It might take time away from hitting donors up for cash.

Monday, March 9th, 2015

Overused and ineffective rank’n’spank system makes another appearance   

March 9 2014 – WASHINGTON, DC – Greenpeace has released a new fund raising campaign designed to rank U.S. canned tuna companies and solicit donations from supporters. The list itself follows the model Greenpeace has used for years: rank companies based on a system for which the scoring methodology is totally arbitrary and hidden, then promote those rankings in the media—rank’n’spank.

The non-scientific, non-transparent and completely subjective rankings are one of the thinnest offerings Greenpeace has ever promoted. While other annual rank’n’spank campaigns have been largely dismissed as ineffective sideshows, with a target audience of donors and institutional supporters Greenpeace has at least made an effort to make those operations appear robust. This latest promotion is anemic at best.

The media should keep in mind that Greenpeace is the same group that refuses to join the International Seafood Sustainability Foundation (ISSF)’s ongoing dialogue about tuna.

sustainability. The Foundation, a partnership between global tuna canners (including Bumble Bee, Chicken of the Sea and Starkist), scientists and WWF, is the premier tuna conservation group. Reporters and producers might find it odd that Greenpeace doesn’t even acknowledge a group whose mission is to undertake science-based initiatives for the long-term conservation and sustainable use of tuna stocks yet they will rank companies who participate in such group.

The media is advised to research Greenpeace’s strategy and push for scrutiny on its unpublished methodology. Further it’s urged to recognize the timing of Greenpeace’s fundraising pitches and the release of such rankings. When you click to “add your name” to what appears to be an online petition, notice two things 1.) Only the three top branded tuna companies are addressed in the “petition” despite ranking fourteen 2.) You are required to give them your name and email address to sign on – we encourage reporters to test this system and watch your inbox begin to fill up with donation requests almost right away.

Greenpeace is a multinational behemoth with a $300-million a year operating budget. It has spent a grand total of zero dollars on tuna science, yet continues to use tuna as a poster child for its fund raising efforts.

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Friday, May 16th, 2014

Greenpeace relies on major donations from distinguished foundations like Tides and Packard, groups that use florid language to set forth high-minded goals. But Greenpeace’s unserious and self-indulgent actions rarely live up to their sponsors’ idealistic rhetoric. Tides was founded by philanthropist Drummond Pike…

More »

Tuesday, June 25th, 2013

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Wednesday, March 27th, 2013

Before you fill out Greenpeace’s seafood sustainability survey, it’s important to remember what this activist group is really all about.

While you’re working hard to buy seafood certified by third-party auditors, participate in fishery improvement projects and incorporate best practices into your policies, Greenpeace activists are dressing up in silly costumes to garner publicity and more donations.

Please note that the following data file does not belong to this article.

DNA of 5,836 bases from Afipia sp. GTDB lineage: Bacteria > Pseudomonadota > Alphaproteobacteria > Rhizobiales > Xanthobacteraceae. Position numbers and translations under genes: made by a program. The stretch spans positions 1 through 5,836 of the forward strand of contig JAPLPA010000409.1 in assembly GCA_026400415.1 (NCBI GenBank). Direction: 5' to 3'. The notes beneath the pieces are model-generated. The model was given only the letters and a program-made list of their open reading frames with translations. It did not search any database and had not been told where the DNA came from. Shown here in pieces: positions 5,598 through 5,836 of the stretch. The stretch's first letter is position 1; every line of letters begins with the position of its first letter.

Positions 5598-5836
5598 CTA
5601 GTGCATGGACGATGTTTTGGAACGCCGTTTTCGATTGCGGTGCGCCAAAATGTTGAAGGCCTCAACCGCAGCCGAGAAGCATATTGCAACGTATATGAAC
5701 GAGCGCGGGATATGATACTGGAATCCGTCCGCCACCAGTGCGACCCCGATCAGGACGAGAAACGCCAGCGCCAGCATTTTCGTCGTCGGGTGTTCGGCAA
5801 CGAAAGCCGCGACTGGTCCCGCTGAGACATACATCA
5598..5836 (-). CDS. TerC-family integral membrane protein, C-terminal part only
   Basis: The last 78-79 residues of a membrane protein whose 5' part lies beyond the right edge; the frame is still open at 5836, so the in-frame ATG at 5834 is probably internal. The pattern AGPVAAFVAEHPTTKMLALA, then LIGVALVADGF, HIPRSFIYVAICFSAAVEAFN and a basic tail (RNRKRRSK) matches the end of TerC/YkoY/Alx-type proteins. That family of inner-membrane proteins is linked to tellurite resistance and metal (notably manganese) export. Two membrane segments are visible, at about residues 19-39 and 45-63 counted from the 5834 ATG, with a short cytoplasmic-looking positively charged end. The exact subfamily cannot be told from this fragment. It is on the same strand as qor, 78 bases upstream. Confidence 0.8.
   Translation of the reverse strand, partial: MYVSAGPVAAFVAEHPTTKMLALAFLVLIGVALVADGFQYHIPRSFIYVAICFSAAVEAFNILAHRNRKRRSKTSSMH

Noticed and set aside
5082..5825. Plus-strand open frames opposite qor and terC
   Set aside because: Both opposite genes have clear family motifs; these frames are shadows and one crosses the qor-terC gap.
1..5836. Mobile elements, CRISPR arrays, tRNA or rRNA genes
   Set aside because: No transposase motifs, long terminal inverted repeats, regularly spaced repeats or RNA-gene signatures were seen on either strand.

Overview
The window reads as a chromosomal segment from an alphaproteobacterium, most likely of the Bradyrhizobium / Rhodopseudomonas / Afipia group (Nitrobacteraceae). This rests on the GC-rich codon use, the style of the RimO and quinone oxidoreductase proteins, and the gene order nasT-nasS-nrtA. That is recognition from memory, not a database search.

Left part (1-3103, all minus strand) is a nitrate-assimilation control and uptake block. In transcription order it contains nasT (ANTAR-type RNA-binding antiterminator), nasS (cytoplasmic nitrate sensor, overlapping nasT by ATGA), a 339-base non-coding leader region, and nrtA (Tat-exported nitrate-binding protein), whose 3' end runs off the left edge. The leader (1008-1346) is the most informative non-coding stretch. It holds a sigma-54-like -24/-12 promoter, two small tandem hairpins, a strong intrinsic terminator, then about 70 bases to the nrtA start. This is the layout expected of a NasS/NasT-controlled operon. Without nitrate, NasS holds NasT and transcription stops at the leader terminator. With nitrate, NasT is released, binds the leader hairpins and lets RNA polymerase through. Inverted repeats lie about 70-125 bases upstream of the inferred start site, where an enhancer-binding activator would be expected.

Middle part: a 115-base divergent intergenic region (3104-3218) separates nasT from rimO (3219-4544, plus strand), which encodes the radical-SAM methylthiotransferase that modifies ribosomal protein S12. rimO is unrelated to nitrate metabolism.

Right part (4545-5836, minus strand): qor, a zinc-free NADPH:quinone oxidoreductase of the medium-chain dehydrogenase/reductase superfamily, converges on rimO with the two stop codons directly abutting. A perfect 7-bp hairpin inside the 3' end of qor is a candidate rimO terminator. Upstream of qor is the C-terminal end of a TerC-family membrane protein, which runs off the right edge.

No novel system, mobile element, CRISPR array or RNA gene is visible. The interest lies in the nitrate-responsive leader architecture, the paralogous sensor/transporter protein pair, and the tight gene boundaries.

Of course, their commitment to organizing meaningless stunts and harassing tuna companies leaves them no time to master the science behind sustainability and collaborate with true conservationists.

But Greenpeace campaigners don’t care. They’d rather make a spectacle than work behind the scenes with serious-minded organizations and companies.

Watch this short video to see more on what Greenpeace is really up to while you’re doing the hard work:

Wednesday, March 6th, 2013

A new education initiative from the National Fisheries Institute (NFI) documents ongoing manipulation of facts, self-serving tactics, and ulterior financial motives behind Greenpeace’s annual seafood sustainability survey and ranking of U.S. grocers.

Called “Your Pain, Their Gain,” the campaign exposes Greenpeace as a science-averse, marginalized organization that doesn’t care about helping retailers develop sustainable seafood policies — only fundraising to sustain its $700,000/day operating budget.

Privately, retailers acknowledge that Greenpeace — by its own admission — does not endorse any seafood certification programs and is not active in Fishery Improvement Projects. Retailers who know sustainability are looking for these benchmarks and Greenpeace simply does not meet them.

“This survey has nothing to do with sustaining the world’s oceans; it’s all about sustaining Greenpeace,” added NFI spokesperson Gavin Gibbons.

NFI’s campaign, hosted at www.tunafortomorrow.com/retailers, will include infographics, videos, and analysis. The site will feature case studies of high-profile companies in different industries that have continued to suffer from unrelenting Greenpeace confrontation even after meeting its initial demands.

“Greenpeace engages in what we call a cycle of abuse,” Gibbons said. “ It unilaterally decides to target businesses and make unrealistic, endless demands; harass employees and customers; appeal to donor generosity to thwart made-up crises; and claim victory when businesses capitulate.”

With every published edition of Greenpeace’s Carting Away the Oceans report, there is less and less media attention. In 2012, the report received almost no mainstream coverage.

“Grocers are far better off communicating their sustainability efforts directly to their customers,” Gibbons said. “Besides, no matter what they tell Greenpeace, it’s never good enough. Greenpeace will always criticize them.”

Greenpeace Cycle of
Abuse: Case History



Greenpeace Hypocrisy:
Case in Point